What Causes Teeth to Yellow?

Everyone wants white teeth… just walk down the dental aisle at your local drugstore, and you’ll see plenty of products that promise to whiten and brighten your teeth. Teeth whitening is big business, because people feel self-conscious about yellowing teeth. And you may have noticed that your pearly whites aren’t so white anymore. But do you know why?

Many things can contribute to the staining of your teeth, but most stains fall into two categories: extrinsic and intrinsic stains.

Extrinsic Tooth Stains

Extrinsic stains on the teeth are those that occur on the surface of the teeth, or the enamel. Although it is easy to stain the enamel, it is also fairly easy to whiten it. These stains can be caused by eating certain foods, as well as smoking cigarettes, chewing tobacco, and drinking coffee, tea, or wine, for instance. A good rule of thumb: if you put something in your mouth that could stain your clothes, it can stain your teeth as well. So dark colored foods and beverages, such as red wine, soy sauce, and even blueberries and cherries, could all be contributing to the gradual staining of your teeth. These foods contain chromogens, pigment-producing substances that can stick to tooth enamel. Sticky foods, such as candies, are also more likely to stain teeth than others.

In addition, acidic foods also contribute to the yellowing process. Anything that erodes the enamel on surfaces of your teeth will make it easier for dark-colored foods and beverages to stick to the teeth.

And of course, poor dental hygiene is the biggest culprit of all: Not adequately brushing and flossing means those foods stick around on your teeth longer than they should, resulting in plaque buildup, which results in even more discoloration.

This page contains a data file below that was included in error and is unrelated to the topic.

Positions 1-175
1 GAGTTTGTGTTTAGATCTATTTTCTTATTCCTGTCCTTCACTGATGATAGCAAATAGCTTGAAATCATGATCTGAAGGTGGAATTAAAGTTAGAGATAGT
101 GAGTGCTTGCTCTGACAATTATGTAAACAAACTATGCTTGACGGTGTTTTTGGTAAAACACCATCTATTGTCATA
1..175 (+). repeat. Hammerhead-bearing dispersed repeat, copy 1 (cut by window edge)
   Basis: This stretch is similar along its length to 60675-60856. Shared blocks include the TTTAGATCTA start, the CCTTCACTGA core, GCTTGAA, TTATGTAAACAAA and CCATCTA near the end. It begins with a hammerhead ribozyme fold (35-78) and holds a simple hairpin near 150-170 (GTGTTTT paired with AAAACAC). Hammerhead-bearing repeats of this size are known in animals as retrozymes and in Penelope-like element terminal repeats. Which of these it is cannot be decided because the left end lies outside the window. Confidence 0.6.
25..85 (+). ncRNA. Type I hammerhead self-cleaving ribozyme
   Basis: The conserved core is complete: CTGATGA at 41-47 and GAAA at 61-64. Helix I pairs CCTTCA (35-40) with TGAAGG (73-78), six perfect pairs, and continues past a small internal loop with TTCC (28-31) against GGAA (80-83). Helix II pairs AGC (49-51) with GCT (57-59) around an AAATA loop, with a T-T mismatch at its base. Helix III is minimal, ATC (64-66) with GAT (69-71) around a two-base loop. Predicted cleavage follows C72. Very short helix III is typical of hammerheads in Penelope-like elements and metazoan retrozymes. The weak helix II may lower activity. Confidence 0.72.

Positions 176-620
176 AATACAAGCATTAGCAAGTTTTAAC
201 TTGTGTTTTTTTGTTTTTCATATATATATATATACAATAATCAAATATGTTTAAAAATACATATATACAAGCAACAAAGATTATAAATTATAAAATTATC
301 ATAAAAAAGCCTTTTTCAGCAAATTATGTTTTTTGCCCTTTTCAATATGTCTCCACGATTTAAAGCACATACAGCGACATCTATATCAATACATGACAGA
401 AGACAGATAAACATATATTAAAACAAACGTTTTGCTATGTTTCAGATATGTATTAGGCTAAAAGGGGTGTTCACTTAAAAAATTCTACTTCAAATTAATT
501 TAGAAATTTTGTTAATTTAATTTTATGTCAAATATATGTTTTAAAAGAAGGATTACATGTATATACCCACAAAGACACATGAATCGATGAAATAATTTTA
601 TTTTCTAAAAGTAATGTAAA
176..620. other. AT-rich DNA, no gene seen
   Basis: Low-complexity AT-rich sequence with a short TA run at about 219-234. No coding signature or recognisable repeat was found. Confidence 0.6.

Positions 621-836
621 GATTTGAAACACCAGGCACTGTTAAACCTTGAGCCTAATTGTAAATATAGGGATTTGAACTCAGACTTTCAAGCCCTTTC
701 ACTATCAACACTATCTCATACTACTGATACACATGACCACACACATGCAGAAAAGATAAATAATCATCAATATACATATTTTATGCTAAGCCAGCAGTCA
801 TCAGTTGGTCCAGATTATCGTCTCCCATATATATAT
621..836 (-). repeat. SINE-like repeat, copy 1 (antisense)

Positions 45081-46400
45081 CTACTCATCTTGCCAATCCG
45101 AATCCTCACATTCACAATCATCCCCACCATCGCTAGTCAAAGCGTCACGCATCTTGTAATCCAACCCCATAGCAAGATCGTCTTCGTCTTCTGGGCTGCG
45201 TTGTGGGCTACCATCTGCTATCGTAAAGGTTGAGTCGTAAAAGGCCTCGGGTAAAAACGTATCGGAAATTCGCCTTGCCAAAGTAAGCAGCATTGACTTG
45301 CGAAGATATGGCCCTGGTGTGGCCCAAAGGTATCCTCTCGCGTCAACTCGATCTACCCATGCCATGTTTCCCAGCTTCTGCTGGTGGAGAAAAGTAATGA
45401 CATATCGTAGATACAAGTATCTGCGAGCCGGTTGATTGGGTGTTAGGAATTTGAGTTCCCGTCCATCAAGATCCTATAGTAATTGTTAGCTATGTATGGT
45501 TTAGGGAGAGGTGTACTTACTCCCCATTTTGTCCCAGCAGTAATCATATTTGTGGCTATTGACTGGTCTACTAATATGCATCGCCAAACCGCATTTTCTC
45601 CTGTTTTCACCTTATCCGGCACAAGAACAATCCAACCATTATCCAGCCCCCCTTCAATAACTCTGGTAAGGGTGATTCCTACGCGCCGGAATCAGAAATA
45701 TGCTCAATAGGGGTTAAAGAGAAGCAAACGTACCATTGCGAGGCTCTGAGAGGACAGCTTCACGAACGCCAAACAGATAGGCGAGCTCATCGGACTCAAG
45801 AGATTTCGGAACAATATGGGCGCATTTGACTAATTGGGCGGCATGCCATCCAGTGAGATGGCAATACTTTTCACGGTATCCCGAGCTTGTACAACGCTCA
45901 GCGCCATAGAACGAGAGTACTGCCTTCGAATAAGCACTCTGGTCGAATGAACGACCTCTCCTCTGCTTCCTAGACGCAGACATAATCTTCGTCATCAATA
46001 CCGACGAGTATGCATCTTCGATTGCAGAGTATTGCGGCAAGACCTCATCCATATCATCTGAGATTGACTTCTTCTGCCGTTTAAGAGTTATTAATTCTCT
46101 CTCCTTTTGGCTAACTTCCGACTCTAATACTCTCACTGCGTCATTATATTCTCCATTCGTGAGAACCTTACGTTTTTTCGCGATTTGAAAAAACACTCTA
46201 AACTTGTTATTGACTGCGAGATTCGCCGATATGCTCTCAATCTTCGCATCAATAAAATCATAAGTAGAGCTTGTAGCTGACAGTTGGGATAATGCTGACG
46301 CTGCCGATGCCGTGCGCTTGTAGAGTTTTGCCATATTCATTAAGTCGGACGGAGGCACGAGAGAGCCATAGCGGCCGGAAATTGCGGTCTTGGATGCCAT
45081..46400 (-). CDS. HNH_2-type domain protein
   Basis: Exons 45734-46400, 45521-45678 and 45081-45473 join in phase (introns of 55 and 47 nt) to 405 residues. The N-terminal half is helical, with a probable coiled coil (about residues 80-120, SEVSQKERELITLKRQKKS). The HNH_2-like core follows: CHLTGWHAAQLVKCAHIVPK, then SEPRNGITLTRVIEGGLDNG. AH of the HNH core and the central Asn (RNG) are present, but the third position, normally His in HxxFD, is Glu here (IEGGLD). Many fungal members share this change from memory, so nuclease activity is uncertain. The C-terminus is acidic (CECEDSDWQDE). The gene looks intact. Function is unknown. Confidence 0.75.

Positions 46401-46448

Intrinsic Tooth Stains

Intrinsic stains occur on the inner structures of the teeth, so they are harder to remove. The most common cause of these types of stains are certain medications, such as some antibiotics, liquid iron supplements, and chemotherapy. Less common are stains resulting from antihistamines, blood pressure medications, and anti-psychotics.

Intrinsic staining can also occur from excessive amounts of flouride, usually originating from water sources with high levels of flouride, such as wells. Some supplements also have flouride, and excessive use of flouride rinses can also contribute to yellowing.

Unfortunately, genetics can also play a role. Inherited disorders such as dentinogenesis imperfecta and amelogenesis imperfecta can cause discoloration, but luckily are rare. Some people, however, are just born with brighter teeth or thicker tooth enamel than others. Thinner enamel translates into naturally yellower teeth.

Age also has a hand in the brightness of your smile. As you age, the enamel thins, and your smile dulls. The best protection you can give your smile against the damage of aging is to ensure proper saliva production, and make sure you’re getting enough flouride. 

Treating and Preventing

The best way to prevent your smile from dulling is to be aware of what you are eating and drinking, avoid tobacco products, pay attention to your dental hygiene routine, and visit your dentist regularly. Take care of your teeth and gums to prevent plaque buildup and decay, and don’t try to rely on brushing and flossing alone. Make wise choices about what goes into your mouth if you’re really concerned, and you can even try using a straw to drink dark liquids, which minimizes the time that fluids stay on the surfaces of teeth.

If you’re unhappy with the brightness of your smile, talk to your dentist or periodontist about the right way to whiten your teeth. And yes, there IS a right and wrong way to whiten, so consult a pro before shopping the dental aisle for whitening products.

Read more at LiveScience.com.